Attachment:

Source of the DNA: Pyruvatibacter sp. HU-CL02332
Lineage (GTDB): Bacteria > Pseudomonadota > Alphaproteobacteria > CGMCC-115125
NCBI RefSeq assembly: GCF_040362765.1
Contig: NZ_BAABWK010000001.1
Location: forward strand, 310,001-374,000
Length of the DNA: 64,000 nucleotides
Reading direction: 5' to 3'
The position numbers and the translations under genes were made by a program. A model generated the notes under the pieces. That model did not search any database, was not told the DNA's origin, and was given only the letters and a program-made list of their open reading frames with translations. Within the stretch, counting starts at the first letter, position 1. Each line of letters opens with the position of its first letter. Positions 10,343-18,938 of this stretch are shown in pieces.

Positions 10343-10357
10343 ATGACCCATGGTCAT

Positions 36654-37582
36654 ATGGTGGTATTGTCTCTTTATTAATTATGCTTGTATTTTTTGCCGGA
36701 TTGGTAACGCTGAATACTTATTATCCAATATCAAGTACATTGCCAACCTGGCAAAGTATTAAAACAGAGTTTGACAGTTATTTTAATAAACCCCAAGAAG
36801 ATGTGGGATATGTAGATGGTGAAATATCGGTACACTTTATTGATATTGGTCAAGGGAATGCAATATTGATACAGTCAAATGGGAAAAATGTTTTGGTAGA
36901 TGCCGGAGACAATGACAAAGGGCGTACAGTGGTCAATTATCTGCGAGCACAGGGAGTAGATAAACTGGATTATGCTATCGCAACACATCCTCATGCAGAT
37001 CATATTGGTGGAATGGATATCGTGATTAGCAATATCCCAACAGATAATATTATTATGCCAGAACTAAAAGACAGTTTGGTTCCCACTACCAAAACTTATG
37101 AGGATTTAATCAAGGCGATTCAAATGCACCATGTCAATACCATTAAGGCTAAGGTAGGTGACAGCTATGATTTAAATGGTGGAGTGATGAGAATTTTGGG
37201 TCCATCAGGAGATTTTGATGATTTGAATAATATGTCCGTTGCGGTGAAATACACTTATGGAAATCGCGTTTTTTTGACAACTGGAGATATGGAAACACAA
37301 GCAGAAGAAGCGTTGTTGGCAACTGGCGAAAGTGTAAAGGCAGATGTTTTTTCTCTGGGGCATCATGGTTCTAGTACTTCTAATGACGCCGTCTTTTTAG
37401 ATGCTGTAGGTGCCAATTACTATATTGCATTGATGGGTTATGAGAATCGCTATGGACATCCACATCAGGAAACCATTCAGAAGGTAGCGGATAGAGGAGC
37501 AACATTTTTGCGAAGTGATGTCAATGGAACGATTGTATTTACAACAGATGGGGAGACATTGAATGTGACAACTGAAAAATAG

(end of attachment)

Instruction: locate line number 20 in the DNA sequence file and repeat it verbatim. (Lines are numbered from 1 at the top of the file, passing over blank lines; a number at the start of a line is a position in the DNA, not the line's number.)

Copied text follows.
37401 ATGCTGTAGGTGCCAATTACTATATTGCATTGATGGGTTATGAGAATCGCTATGGACATCCACATCAGGAAACCATTCAGAAGGTAGCGGATAGAGGAGC